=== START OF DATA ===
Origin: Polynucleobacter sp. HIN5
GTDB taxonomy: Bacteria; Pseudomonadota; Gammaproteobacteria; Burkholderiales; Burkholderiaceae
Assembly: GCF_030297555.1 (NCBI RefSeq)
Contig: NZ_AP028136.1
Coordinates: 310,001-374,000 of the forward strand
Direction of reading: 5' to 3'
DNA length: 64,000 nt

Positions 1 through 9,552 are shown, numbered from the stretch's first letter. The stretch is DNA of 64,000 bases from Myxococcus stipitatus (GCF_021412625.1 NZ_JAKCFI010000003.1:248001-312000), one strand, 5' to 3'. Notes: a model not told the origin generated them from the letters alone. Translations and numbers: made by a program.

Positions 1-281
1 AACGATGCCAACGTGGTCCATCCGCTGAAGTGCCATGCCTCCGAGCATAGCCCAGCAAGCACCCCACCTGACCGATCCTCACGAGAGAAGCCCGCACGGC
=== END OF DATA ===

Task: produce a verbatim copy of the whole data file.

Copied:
Origin: Polynucleobacter sp. HIN5
GTDB taxonomy: Bacteria; Pseudomonadota; Gammaproteobacteria; Burkholderiales; Burkholderiaceae
Assembly: GCF_030297555.1 (NCBI RefSeq)
Contig: NZ_AP028136.1
Coordinates: 310,001-374,000 of the forward strand
Direction of reading: 5' to 3'
DNA length: 64,000 nt

Positions 1 through 9,552 are shown, numbered from the stretch's first letter. The stretch is DNA of 64,000 bases from Myxococcus stipitatus (GCF_021412625.1 NZ_JAKCFI010000003.1:248001-312000), one strand, 5' to 3'. Notes: a model not told the origin generated them from the letters alone. Translations and numbers: made by a program.

Positions 1-281
1 AACGATGCCAACGTGGTCCATCCGCTGAAGTGCCATGCCTCCGAGCATAGCCCAGCAAGCACCCCACCTGACCGATCCTCACGAGAGAAGCCCGCACGGC